Second, while private employers may otherwise limit political discussions in the workplace, the same is not true for communications outside the workplace. Multiple states prohibit discrimination or retaliation against employees for engaging in lawful, off-duty conduct including engaging in particular political or social activities or having certain political affiliations – see prior blog post here.

Third, employers must be consistent in applying their policies and practices related to social activism affecting employees in and out of the workplace. This, however, is more difficult than it sounds.  What exactly are employers expected to do when confronting potentially offensive but lawful speech or other conduct?

  • What if one employee (African-American) adds #blacklivesmatter to her email signature and complains that her co-workers (white) are harassing her by adding #alllivesmatter to theirs?

Here, subject to your policies and past practices, it is okay to ask both employees to remove the hashtags from their email signatures.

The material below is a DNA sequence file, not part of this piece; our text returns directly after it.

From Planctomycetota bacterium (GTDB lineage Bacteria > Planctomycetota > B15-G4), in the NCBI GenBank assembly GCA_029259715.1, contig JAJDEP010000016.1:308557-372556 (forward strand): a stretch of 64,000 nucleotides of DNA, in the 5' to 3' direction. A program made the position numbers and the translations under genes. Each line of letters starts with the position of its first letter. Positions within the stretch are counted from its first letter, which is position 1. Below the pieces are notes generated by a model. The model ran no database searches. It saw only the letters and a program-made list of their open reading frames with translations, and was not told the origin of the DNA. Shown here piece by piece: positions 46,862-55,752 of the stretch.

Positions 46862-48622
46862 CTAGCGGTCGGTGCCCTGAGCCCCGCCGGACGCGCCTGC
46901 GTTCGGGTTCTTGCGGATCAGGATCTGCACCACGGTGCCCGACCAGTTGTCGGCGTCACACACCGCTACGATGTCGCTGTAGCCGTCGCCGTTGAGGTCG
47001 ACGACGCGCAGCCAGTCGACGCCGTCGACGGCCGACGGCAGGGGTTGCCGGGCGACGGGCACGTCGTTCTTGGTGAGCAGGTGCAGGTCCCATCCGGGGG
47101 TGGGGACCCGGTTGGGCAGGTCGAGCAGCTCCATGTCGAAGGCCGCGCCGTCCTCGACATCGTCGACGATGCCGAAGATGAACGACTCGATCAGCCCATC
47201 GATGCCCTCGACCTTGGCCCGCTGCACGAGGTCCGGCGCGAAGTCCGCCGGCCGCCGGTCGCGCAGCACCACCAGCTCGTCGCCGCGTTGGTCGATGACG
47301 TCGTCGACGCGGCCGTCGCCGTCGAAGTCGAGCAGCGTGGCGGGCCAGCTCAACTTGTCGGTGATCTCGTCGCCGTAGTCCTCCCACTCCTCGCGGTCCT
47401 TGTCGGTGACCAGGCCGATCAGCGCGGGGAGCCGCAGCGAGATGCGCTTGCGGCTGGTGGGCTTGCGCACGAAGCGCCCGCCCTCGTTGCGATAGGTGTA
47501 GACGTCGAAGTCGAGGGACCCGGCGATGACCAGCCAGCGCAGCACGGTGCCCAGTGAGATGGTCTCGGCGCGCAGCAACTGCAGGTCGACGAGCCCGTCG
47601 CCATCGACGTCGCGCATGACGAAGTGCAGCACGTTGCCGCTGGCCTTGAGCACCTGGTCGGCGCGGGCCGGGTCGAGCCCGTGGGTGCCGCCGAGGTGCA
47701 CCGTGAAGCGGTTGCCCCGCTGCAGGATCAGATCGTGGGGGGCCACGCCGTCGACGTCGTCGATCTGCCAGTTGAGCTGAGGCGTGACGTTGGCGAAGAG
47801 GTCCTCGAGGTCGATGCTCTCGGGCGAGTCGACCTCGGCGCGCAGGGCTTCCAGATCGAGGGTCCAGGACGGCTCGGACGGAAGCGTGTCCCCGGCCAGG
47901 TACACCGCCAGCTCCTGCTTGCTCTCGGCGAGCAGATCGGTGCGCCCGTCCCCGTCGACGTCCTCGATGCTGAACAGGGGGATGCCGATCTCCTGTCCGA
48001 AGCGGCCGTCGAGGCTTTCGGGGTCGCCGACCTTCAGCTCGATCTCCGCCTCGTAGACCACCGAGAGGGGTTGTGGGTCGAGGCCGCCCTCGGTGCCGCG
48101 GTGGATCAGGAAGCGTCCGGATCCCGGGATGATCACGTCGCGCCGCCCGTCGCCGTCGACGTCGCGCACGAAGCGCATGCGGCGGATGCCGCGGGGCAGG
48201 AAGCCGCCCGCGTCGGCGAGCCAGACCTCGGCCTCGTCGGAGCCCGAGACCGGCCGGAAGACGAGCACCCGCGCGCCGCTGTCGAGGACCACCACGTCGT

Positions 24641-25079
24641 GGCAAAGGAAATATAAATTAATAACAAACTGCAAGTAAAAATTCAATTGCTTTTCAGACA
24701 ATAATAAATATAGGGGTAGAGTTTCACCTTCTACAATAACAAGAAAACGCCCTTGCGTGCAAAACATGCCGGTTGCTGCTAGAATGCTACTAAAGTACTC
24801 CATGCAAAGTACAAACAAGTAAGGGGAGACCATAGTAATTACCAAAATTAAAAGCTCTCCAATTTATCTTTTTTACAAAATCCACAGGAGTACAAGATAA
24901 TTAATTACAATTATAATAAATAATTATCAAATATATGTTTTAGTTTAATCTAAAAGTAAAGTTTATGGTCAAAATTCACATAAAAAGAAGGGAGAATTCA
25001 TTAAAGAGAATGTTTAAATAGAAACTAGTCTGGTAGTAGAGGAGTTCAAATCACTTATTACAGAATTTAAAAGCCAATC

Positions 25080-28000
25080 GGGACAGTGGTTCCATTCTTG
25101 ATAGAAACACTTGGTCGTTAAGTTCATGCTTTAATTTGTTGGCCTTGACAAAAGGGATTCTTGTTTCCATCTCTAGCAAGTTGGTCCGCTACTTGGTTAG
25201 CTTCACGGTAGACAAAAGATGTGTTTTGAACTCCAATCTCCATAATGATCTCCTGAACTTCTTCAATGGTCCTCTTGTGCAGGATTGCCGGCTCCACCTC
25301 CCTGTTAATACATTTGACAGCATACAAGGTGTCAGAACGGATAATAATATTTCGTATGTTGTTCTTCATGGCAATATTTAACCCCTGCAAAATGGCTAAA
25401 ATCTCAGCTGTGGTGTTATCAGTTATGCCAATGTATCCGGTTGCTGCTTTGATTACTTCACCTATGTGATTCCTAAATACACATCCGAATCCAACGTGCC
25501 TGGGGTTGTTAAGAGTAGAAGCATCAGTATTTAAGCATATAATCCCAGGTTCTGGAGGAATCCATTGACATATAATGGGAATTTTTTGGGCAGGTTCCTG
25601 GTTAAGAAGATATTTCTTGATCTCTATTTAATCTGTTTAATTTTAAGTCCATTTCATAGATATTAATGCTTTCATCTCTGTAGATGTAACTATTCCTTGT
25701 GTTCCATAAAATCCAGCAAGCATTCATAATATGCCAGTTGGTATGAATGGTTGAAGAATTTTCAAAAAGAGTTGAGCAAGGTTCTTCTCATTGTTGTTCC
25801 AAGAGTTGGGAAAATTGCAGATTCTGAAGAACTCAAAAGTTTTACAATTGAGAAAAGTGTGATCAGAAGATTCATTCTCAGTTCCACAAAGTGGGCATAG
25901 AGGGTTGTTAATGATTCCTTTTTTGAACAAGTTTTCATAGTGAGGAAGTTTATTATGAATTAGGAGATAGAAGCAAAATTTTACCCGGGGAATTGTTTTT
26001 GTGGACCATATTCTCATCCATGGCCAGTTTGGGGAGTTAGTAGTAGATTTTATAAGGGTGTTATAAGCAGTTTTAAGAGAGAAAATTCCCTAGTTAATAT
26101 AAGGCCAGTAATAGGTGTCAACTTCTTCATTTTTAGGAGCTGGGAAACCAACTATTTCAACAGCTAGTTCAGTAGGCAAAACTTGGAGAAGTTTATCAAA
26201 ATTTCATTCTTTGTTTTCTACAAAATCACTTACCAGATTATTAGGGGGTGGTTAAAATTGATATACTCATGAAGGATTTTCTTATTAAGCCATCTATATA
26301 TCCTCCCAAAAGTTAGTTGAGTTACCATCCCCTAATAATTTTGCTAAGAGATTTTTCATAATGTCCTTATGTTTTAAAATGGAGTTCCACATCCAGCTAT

• Would the solution be different if this call-and-response occurred on social media?

Yes – requesting employees to remove social or political commentary from their work email signature blocks is not the same as requesting employees to remove such commentary from their private social media pages.

When a complaint by an employee is premised on another employee’s social media posts, companies should follow the same harassment investigation protocols as would be followed for such statements made in other contexts. Here, the NLRB may be right: the water cooler conversations of the 20th century are the social media conversations of the 21st century.